New eating device retrains dietary habits and helps children lose weight

January 5, 2010, British Medical Journal

A new computerised device that tracks portion size and how fast people eat is more successful in helping obese children and adolescents lose weight than standard treatments, according to research published on bmj.com today.

The Mandometer device, a portable computerised weighing scale, was developed at the Karolinska Institutet in Stockholm. It helps to retrain individuals to eat less and more slowly by providing real-time feedback during meal times. The device plots a graph showing the rate at which food actually disappears from the plate, compared to the ideal graph programmed in by a food therapist.

is an increasing global problem and there is little evidence to support one specific treatment programme. While it is unknown whether specific eating patterns are common in all obese people, in this study the patients ate large portions very quickly.

Researchers at Bristol Royal Hospital for Children and the University of Bristol, led by Professor Julian Hamilton-Shield, carried out a randomised controlled trial of 106 obese patients aged between 9-17 years.

One group of participants received Mandometer therapy to lose weight and the other were provided with standard care. Both groups were encouraged to increase their levels of to 60 minutes of exercise a day and to eat a balanced diet based on the Food Standards Agency "eatwell plate."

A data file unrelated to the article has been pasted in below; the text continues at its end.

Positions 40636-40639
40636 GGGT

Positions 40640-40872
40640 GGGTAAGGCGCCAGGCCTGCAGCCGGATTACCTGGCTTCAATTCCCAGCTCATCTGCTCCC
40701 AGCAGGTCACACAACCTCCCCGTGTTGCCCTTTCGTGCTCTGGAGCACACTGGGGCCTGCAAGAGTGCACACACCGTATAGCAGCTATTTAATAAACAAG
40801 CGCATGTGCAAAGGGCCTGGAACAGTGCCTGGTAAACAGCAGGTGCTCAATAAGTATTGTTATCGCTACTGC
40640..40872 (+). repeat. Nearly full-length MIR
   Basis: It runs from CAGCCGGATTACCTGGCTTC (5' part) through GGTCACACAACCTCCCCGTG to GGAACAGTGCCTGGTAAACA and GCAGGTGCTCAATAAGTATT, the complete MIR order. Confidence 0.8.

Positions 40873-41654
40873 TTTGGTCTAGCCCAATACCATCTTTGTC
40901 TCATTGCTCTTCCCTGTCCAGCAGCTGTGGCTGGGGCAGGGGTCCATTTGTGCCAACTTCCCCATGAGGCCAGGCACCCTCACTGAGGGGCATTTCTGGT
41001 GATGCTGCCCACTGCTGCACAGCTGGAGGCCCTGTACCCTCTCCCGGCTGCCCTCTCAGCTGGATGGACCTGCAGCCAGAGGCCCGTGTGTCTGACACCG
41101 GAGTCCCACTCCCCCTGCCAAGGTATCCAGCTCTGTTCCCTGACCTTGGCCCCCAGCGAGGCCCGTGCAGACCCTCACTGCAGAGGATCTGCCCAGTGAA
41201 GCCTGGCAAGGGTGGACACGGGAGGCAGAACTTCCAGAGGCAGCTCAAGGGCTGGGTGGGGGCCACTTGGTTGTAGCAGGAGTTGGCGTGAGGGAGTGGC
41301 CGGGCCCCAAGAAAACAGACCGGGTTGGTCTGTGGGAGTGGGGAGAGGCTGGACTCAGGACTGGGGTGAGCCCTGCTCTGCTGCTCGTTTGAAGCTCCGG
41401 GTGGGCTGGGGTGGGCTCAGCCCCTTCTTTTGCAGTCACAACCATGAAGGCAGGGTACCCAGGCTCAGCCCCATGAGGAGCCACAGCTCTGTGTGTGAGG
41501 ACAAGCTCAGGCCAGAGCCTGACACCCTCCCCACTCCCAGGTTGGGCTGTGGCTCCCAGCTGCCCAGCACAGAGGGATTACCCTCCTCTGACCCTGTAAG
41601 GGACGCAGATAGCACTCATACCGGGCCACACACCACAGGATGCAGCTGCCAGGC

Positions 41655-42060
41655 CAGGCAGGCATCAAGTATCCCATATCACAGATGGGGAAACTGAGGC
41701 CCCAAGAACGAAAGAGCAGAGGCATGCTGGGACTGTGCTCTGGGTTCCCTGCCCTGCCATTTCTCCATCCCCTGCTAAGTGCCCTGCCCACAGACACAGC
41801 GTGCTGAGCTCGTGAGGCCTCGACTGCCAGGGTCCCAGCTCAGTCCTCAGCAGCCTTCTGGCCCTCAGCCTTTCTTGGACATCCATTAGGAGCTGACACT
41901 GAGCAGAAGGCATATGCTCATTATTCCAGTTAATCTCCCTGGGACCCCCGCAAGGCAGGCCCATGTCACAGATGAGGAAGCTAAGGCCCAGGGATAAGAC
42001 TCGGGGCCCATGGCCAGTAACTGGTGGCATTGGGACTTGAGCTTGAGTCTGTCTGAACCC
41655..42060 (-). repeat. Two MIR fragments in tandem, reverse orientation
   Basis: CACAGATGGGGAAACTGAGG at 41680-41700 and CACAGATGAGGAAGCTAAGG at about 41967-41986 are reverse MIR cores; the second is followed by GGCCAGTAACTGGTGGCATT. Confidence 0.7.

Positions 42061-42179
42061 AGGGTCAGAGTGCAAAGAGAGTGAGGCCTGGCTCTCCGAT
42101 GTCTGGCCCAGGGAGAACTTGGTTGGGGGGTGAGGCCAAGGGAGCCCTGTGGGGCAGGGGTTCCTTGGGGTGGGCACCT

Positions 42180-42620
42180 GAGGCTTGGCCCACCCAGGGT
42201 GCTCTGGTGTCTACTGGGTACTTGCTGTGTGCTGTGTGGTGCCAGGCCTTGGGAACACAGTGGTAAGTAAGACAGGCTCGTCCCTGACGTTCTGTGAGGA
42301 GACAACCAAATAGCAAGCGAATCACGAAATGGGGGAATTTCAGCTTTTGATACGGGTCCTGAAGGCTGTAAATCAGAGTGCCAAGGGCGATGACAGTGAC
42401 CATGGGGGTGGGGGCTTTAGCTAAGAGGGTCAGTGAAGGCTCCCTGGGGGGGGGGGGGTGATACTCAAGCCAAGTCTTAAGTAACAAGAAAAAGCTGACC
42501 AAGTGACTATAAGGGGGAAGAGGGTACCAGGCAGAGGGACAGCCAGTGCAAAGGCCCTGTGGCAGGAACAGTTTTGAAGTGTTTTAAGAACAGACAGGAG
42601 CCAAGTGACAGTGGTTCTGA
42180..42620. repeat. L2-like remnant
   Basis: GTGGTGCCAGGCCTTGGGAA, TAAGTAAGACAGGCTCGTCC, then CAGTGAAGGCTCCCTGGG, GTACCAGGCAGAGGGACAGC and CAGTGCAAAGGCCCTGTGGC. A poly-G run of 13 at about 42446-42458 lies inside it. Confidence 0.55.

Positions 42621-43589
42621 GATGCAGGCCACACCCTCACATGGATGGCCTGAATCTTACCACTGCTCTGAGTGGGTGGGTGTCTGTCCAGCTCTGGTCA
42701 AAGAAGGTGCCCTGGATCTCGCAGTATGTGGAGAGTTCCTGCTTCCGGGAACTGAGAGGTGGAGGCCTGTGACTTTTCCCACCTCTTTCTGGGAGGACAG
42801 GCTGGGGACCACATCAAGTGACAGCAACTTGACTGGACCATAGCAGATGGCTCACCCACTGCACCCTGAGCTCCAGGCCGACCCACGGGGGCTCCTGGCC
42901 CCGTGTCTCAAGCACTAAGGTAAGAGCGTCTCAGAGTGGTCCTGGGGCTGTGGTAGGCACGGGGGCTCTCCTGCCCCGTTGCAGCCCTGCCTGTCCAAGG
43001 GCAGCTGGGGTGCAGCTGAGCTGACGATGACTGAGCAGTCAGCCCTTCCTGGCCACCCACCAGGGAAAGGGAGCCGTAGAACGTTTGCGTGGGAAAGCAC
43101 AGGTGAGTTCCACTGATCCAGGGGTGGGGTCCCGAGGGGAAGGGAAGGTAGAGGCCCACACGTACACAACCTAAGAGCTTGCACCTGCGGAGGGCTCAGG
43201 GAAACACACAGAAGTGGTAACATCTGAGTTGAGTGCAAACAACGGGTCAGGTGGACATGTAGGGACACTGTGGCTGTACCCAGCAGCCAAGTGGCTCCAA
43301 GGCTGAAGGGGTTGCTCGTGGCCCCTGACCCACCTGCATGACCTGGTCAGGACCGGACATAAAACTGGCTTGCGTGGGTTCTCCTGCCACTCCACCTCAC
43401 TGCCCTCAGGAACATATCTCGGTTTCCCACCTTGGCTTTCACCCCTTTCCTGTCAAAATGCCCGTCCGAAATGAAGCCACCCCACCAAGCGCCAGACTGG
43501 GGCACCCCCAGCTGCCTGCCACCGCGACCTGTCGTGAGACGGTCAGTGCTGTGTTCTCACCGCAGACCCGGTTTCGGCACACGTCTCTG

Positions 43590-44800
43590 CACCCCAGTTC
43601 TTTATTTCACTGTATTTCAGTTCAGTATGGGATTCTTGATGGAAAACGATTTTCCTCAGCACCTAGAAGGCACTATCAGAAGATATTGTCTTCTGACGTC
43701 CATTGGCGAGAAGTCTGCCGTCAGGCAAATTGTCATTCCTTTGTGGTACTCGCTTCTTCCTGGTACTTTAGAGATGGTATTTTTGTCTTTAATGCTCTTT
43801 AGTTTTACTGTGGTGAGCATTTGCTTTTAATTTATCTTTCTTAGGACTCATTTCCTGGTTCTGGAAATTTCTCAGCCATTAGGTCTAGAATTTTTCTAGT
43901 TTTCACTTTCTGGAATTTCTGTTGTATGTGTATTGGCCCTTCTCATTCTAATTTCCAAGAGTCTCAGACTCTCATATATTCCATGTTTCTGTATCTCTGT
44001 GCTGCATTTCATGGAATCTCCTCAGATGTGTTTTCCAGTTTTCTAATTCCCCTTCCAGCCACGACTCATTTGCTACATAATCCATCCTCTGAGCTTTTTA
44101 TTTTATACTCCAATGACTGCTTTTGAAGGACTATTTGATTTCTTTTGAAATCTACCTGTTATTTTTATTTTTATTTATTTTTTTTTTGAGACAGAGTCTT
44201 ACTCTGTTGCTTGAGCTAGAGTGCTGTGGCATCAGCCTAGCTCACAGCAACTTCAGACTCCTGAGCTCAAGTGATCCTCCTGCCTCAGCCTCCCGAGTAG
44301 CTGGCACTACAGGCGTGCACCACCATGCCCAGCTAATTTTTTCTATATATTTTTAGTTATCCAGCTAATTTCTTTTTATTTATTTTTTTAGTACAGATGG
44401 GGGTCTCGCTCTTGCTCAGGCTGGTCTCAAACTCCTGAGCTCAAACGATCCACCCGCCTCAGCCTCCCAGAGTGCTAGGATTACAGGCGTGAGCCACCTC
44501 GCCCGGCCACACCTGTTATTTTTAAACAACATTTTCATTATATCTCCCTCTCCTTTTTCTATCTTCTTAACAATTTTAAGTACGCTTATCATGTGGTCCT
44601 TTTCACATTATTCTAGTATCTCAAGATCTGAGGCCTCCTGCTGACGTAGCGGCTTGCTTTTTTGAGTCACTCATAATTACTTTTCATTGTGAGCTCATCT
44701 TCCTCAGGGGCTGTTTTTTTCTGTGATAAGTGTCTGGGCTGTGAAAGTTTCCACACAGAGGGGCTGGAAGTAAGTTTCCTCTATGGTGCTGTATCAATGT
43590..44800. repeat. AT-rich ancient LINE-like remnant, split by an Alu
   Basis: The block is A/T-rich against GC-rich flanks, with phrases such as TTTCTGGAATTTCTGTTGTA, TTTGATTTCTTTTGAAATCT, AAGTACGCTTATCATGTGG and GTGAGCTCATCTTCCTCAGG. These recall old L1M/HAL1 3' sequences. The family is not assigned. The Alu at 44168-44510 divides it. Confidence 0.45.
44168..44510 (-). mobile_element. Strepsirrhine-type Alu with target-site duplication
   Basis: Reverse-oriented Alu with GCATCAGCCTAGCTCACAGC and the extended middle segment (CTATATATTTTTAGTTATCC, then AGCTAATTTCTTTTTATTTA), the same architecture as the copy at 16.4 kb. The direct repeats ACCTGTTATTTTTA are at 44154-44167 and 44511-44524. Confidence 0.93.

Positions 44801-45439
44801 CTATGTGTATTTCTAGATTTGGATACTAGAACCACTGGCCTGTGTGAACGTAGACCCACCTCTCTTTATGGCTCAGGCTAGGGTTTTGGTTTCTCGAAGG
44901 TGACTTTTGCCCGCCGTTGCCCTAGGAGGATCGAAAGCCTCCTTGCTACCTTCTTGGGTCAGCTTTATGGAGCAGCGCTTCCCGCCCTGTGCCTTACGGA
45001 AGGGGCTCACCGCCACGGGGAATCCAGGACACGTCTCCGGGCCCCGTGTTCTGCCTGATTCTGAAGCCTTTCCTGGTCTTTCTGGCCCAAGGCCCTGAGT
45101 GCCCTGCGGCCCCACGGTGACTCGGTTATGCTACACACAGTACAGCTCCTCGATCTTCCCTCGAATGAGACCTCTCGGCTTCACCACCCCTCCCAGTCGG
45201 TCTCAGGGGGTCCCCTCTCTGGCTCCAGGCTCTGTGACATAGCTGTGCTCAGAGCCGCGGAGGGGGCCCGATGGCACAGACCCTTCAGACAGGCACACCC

Participants were assessed after 12 months and followed up at 18 months. During the research period they were also regularly monitored and offered telephone support and encouragement.

After 12 months, the Mandometer group not only had a significantly lower average body mass index and body fat score than the standard care group, but their portion size was smaller and their speed of eating was reduced by 11% compared with a gain of 4% in the other group. Levels of 'good cholesterol' were also significantly higher in the Mandometer group.

The improvement in was maintained six months after the end of treatment, suggesting an element of longer term behavioural change, add the authors.

"Mandometer therapy, focussing on eating speed and meal size, seems to be a useful addition to the rather sparse options available for treating adolescent effectively without recourse to pharmacotherapy," say the authors.

They acknowledge that the Mandometer requires further evaluation in other settings and with different groups of patients, but conclude that "Retraining eating behaviour and reinforcing feelings of satiety, however, does seem to improve weight loss in obese adolescents."

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